Digital Reading: Getting Behind Front Matter
By Anne Kostick, Partner, Foxpath IND
Ed note: to listen to the audio from last Thursday’s Roundtable, go here. Digital Book World members can access the video presentation here. If you’re not a member yet, you can join for a full year for only $99.
Last week at the DBW Roundtable Peter Meyers and I conducted a joint review of design and format issues in e-books. We divvied up the points, and I got to discuss the part we called “Greeting the Reader.” I had a lot to say about all the things a book reader traditionally sees first, from the cover to the first page of text. Or you could call it, all the things an e-book reader doesn’t see on her way to the main event.
As we developed the presentation, I realized what a powerful tool for reader engagement, book enhancement and marketing, and publisher autonomy the section known as front matter could be. This column is a call to action for e-book publishers: Liberate your front matter!
Front matter, traditionally, contains information the author and publisher would like the reader to see before getting to the main text. It may include introductions, prefaces, and so on, as well as information about the publication history of the book, information from and about the author, copyrights, credits and acknowledgments.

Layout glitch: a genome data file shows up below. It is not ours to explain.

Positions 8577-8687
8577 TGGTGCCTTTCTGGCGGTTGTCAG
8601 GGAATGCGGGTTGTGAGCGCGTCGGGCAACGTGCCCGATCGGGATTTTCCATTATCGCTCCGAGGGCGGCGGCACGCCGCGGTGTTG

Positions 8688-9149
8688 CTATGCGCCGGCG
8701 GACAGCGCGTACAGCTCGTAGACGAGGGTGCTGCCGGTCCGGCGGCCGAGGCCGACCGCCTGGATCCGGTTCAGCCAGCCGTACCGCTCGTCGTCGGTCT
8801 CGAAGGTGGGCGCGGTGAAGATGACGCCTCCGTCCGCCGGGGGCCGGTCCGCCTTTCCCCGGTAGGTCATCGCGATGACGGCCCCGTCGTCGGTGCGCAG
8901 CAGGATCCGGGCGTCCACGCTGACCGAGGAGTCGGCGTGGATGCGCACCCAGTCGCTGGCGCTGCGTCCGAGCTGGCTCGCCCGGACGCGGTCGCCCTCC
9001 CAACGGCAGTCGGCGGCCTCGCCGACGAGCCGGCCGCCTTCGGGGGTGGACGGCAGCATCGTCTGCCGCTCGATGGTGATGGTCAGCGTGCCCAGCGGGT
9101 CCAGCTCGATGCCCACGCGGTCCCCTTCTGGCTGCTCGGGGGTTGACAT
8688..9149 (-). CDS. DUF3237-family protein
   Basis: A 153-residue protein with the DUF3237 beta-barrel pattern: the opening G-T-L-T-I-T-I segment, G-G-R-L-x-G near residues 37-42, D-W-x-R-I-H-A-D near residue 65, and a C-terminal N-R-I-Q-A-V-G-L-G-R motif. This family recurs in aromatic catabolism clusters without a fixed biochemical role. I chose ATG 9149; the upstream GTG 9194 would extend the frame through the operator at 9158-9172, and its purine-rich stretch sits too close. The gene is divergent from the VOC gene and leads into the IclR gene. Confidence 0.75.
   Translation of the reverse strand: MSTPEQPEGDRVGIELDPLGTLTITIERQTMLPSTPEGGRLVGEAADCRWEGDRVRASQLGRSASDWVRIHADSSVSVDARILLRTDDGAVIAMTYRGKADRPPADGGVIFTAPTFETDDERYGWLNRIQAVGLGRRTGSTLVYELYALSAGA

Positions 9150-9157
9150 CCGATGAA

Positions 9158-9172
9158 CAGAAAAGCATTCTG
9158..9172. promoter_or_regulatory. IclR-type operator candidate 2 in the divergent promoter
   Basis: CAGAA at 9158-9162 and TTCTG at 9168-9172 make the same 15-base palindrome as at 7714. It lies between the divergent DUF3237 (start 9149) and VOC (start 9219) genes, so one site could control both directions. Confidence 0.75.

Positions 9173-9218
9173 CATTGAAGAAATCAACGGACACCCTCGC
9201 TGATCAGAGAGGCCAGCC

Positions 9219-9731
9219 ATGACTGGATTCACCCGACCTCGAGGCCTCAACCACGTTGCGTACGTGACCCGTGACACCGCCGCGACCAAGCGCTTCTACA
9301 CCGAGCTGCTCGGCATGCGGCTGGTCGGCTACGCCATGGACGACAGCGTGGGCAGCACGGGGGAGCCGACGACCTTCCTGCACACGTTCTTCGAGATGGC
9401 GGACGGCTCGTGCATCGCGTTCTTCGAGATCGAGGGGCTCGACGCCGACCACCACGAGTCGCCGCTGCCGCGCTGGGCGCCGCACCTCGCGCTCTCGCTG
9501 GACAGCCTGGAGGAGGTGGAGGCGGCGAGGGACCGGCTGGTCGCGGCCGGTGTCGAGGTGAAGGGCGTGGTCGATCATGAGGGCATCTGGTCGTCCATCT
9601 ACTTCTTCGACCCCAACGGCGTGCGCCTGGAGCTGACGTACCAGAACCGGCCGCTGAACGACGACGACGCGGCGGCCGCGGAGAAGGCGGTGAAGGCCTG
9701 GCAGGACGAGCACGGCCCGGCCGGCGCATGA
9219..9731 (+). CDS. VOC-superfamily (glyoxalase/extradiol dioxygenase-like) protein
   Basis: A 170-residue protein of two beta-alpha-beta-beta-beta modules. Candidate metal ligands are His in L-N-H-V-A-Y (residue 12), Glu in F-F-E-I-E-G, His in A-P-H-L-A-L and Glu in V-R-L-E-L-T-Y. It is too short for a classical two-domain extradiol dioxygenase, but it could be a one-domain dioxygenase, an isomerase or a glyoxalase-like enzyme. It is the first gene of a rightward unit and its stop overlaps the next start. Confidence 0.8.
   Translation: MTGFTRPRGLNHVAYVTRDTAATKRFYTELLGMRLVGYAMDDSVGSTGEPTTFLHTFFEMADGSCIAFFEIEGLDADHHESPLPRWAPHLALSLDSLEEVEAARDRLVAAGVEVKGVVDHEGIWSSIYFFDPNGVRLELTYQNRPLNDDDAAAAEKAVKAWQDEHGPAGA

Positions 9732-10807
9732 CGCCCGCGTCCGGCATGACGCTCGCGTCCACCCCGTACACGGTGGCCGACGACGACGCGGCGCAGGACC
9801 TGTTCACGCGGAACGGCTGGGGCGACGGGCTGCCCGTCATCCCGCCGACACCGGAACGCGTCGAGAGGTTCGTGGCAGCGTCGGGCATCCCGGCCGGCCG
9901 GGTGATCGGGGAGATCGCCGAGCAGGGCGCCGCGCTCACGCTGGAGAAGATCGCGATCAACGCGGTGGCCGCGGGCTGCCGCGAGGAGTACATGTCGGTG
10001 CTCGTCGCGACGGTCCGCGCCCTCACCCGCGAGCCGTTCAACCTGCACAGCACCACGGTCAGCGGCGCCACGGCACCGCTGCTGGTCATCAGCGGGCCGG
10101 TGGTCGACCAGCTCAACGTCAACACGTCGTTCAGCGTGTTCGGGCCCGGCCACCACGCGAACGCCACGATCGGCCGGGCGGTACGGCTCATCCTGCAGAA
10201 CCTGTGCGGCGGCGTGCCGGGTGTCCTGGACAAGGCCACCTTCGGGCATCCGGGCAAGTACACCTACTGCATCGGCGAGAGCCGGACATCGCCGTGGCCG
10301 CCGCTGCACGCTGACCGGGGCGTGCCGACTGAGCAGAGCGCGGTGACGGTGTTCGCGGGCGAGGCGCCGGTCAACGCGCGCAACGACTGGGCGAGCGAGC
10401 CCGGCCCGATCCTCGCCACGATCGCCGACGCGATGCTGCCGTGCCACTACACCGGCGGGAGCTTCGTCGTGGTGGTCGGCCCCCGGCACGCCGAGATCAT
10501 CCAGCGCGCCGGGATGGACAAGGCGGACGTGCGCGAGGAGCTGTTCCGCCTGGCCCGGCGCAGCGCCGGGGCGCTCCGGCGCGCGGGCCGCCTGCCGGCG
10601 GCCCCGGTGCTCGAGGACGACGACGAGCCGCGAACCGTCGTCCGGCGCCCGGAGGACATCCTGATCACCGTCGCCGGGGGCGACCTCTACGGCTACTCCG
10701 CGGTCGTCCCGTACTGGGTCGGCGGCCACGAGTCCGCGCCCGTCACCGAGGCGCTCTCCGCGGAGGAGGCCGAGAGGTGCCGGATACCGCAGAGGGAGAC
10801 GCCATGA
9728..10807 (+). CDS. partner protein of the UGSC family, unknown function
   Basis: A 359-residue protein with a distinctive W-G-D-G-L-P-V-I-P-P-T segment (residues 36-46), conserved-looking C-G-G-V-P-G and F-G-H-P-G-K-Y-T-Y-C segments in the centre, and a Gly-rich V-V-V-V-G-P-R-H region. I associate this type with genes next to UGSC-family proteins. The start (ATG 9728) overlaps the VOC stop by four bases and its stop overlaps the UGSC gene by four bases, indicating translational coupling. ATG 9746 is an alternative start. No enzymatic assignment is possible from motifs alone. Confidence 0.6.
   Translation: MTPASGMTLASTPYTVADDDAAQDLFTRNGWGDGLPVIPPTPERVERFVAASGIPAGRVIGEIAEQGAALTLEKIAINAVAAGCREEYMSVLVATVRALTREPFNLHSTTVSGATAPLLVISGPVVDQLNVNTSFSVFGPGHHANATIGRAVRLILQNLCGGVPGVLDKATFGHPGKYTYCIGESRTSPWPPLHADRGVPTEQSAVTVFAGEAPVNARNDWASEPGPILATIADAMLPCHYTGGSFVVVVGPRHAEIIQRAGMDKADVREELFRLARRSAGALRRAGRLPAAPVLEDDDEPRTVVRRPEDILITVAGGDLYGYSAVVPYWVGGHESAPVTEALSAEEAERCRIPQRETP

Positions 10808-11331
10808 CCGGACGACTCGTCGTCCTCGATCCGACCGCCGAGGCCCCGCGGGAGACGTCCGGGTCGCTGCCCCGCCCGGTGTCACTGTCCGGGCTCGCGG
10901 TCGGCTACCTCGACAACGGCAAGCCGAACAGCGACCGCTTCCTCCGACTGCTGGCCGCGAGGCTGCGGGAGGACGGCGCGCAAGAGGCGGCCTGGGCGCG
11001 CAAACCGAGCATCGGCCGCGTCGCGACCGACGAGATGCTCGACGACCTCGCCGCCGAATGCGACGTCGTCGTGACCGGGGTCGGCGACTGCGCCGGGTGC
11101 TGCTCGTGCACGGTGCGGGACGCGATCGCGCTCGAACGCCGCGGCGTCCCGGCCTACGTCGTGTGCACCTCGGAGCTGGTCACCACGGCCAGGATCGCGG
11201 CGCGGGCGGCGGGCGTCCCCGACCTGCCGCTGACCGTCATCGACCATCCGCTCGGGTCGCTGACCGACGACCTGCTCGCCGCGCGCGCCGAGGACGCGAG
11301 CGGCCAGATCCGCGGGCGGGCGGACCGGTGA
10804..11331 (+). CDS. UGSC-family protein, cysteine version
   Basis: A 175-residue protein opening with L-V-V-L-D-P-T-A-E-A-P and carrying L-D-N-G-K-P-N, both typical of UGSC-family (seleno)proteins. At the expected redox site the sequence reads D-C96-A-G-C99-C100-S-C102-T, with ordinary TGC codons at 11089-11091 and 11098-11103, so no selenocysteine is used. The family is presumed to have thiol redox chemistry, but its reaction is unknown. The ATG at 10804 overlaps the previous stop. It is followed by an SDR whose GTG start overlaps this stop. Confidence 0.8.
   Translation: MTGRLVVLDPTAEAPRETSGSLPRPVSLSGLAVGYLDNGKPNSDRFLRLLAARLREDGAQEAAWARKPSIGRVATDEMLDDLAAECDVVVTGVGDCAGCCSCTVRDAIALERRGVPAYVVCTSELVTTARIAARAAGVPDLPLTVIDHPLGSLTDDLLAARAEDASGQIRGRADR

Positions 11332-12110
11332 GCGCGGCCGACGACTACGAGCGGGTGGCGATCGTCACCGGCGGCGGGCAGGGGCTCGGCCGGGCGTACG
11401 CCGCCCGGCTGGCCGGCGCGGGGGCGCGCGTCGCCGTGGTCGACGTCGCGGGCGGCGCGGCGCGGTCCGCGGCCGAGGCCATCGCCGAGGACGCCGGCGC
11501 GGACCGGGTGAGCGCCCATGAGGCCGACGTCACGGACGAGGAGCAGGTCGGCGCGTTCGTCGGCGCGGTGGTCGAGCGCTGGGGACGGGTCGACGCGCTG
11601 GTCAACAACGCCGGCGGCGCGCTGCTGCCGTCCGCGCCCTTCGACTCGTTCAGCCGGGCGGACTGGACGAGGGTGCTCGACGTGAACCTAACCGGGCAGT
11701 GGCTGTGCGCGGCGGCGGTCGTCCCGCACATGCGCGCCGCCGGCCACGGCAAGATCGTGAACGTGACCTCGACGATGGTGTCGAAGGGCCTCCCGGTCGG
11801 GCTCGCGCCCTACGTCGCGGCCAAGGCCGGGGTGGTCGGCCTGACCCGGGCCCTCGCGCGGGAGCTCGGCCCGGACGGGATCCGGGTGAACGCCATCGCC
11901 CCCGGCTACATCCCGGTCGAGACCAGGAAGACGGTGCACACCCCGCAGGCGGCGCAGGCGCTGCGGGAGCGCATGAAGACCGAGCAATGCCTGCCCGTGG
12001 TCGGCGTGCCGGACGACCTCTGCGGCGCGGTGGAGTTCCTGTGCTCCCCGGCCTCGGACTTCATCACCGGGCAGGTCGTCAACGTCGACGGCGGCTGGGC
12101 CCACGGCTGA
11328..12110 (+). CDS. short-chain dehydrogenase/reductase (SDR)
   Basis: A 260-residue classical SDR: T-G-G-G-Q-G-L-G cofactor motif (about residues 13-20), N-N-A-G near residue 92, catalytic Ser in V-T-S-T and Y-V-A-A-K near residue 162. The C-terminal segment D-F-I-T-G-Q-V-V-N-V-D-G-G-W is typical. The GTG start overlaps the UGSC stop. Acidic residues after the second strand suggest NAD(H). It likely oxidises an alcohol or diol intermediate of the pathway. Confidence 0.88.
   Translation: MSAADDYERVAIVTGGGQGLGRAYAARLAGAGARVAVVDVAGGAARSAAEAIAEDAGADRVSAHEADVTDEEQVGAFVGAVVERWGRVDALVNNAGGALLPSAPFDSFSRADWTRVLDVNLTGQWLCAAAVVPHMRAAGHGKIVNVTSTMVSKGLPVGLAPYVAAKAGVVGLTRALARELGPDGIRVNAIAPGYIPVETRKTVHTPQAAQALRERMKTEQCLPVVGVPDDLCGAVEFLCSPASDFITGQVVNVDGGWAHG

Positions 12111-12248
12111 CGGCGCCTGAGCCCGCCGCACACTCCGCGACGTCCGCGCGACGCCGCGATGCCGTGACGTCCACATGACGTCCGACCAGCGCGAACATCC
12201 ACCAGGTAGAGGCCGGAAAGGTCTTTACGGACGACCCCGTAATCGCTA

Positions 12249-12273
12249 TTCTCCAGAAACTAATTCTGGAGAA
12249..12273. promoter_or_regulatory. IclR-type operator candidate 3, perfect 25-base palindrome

Back matter or end matter may contain reference material the reader might use while reading the main text (such as notes, bibliography, and, of course, the index), stowing it away so it doesn’t interfere with the main text.
As with so many other organizational features of a book, honed over generations, front matter/back matter makes sense when you picture a print book held in two hands or resting on a table in front of a reader (especially a right-handed reader of text in a language that reads left to right). Each hand is the monitor of its own end, and assists the eyes in working through the main text. Lovely.
But it begins to feel like a relic when transferred to a digital environment. We want and need the information, but not necessarily where and how it is presented.